I've never quite understood why history needs to be 'sexed-up' anyway, lord knows the real version  has enough sex, violence, betrayal and twists and turns in it without needing to venture into the realms of the ridiculous. It is a sad testament to us if it is thought that even more is needed in order to render it 'entertaining'. Oh and make a few bob, of course.
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PostSubject: Re: Does accuracy in films matter to audiences?   Sun Aug 17, 2014 11:08 am

LiR wrote:
Temperance, I am all in favour of interest being aroused but it's a terribly grey area.  Without saying where they get the idea (you can probably guess) I rather worry that a lot of people seem to think Margaret Beaufort was a religious loony and Anne Boleyn was mean to her sister....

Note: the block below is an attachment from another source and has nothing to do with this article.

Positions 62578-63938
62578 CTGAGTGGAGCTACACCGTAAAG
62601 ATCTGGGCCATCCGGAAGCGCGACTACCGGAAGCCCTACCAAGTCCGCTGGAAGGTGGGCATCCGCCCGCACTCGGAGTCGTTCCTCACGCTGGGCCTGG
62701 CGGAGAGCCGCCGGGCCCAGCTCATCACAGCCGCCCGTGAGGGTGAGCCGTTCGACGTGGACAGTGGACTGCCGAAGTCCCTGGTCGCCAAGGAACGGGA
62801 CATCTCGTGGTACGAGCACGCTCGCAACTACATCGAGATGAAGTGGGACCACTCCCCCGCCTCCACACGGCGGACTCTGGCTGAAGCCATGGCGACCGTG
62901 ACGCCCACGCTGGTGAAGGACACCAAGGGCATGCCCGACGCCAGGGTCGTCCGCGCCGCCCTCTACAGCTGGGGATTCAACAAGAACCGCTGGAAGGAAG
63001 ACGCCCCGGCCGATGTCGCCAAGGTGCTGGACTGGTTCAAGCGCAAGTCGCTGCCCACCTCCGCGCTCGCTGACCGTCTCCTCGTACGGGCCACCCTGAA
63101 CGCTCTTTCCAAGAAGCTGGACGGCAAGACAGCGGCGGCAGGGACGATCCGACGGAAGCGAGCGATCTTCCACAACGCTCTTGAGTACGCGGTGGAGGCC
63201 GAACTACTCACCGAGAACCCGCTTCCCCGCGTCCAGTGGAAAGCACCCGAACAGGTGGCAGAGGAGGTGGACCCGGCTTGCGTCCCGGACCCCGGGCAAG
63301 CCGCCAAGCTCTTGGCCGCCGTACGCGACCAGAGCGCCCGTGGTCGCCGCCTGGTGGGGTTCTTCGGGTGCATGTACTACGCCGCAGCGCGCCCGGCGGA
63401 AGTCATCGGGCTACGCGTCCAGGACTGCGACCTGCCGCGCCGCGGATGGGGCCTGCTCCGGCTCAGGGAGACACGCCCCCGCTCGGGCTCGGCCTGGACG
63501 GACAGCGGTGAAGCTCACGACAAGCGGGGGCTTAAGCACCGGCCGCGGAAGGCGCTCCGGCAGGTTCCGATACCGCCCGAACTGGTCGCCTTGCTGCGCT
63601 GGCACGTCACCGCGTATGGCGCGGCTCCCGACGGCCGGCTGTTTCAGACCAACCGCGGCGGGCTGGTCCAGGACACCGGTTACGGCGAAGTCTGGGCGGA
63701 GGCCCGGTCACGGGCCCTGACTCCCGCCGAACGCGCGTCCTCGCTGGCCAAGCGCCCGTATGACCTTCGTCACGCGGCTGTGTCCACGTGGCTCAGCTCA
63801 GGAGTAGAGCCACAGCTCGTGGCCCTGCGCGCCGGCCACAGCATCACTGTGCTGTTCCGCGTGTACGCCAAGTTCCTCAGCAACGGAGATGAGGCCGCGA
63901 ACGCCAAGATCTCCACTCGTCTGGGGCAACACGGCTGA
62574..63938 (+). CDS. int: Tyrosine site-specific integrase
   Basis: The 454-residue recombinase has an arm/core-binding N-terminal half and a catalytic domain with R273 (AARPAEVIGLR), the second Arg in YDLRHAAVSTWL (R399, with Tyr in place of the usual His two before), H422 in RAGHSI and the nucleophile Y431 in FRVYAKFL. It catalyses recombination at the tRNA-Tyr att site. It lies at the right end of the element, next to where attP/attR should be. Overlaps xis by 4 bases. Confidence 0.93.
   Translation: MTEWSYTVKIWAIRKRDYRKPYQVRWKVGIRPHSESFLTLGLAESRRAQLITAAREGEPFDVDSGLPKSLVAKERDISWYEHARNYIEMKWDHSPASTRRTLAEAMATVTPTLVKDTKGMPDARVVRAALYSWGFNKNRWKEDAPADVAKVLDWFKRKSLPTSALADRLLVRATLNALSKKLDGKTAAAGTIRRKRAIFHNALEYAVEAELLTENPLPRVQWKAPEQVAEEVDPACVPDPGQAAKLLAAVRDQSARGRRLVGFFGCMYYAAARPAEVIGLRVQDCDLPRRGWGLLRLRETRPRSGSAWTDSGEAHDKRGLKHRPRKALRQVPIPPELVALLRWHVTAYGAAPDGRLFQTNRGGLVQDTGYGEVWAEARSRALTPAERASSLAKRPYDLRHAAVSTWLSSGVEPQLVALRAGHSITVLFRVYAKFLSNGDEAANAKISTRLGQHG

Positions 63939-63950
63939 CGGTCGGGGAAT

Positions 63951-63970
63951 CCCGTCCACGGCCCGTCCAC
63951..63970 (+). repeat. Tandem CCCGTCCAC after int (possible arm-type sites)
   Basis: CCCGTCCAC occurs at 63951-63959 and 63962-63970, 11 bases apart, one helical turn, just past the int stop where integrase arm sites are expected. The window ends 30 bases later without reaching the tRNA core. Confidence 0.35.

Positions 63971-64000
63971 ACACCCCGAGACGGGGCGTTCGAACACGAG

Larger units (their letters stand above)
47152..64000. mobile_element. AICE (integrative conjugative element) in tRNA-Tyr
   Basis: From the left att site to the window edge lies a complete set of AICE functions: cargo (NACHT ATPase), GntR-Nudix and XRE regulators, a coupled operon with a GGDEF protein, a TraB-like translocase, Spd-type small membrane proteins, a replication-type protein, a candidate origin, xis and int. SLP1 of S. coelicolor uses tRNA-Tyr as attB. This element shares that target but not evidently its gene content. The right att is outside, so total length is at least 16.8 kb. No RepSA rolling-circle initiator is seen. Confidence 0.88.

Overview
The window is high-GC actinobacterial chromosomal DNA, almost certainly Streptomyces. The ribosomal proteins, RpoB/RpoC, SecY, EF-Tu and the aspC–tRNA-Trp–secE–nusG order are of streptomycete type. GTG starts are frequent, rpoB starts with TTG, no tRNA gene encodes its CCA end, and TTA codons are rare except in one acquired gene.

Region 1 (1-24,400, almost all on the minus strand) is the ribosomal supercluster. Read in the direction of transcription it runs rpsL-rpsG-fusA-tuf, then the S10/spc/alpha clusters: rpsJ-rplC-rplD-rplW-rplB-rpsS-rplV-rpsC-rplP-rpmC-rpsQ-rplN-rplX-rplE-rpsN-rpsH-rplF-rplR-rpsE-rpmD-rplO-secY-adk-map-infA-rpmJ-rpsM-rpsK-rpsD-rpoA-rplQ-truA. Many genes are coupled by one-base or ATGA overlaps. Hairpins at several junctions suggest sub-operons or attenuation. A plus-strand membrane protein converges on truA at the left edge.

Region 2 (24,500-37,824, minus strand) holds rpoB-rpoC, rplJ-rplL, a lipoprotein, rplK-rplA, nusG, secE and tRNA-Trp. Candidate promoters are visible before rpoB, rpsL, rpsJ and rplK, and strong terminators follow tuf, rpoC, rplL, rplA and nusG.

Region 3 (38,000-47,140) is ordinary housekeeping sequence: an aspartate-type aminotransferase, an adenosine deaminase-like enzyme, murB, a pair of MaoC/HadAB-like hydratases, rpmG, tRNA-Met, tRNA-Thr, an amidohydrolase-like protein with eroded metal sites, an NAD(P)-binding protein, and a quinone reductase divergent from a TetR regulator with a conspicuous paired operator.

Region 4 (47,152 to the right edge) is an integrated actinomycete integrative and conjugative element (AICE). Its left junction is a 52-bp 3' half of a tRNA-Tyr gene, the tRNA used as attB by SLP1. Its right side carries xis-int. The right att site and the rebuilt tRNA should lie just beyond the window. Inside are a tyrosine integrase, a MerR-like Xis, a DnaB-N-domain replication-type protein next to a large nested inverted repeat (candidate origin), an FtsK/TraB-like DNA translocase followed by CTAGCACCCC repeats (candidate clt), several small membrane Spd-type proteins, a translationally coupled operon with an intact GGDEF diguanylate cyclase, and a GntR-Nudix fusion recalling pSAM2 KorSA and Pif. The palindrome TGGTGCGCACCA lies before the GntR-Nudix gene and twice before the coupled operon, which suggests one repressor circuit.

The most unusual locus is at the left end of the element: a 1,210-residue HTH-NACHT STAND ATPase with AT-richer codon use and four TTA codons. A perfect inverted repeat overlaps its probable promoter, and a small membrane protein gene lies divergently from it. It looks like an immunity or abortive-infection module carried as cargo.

Fair comment, LiR, and actually links to the point I was making about a really good writer getting away with historical murder. Margaret Beaufort may well have been unhinged (not surprising given what she had endured as a young girl), and presenting her as a fanatical woman who could always find a religious excuse for her behaviour is a very interesting approach to her character (for a novelist). Similarly, examining the relationships within the Boleyn family as the basis of a novel about Anne Boleyn - and "borrowing" Retha Warnicke's thesis about the reasons for her fall from power - should have made for a superb story. If I am honest, my complaint is actually not so much about the history as about the quality of the writing in Philippa Gregory's books. "The Red Queen" was especially poor: for me at least the writer made a fascinating subject tedious in the extreme. And of course, as has been said many times on another thread, it is infuriating that this particular writer presents herself as an expert historian (and an exceptional novelist) when she is not. Others, like Mantel, Plaidy and Irwin, are/were more modest; they are/were excellent writers and honest enough to say about their presentation of history: "I do not claim that this is how it was: I suggest only that this is how it may have been." That really is all a novelist can do. The film/TV programme about MB and AB were also disappointing - not even usually competent actors could make much of leaden scripts.